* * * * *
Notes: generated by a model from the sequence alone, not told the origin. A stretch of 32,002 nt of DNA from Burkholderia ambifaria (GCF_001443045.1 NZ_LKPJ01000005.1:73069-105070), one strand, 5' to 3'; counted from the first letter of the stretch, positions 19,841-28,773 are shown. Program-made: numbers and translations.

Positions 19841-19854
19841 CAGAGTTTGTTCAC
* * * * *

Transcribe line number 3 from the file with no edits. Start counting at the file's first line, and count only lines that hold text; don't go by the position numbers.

19841 CAGAGTTTGTTCAC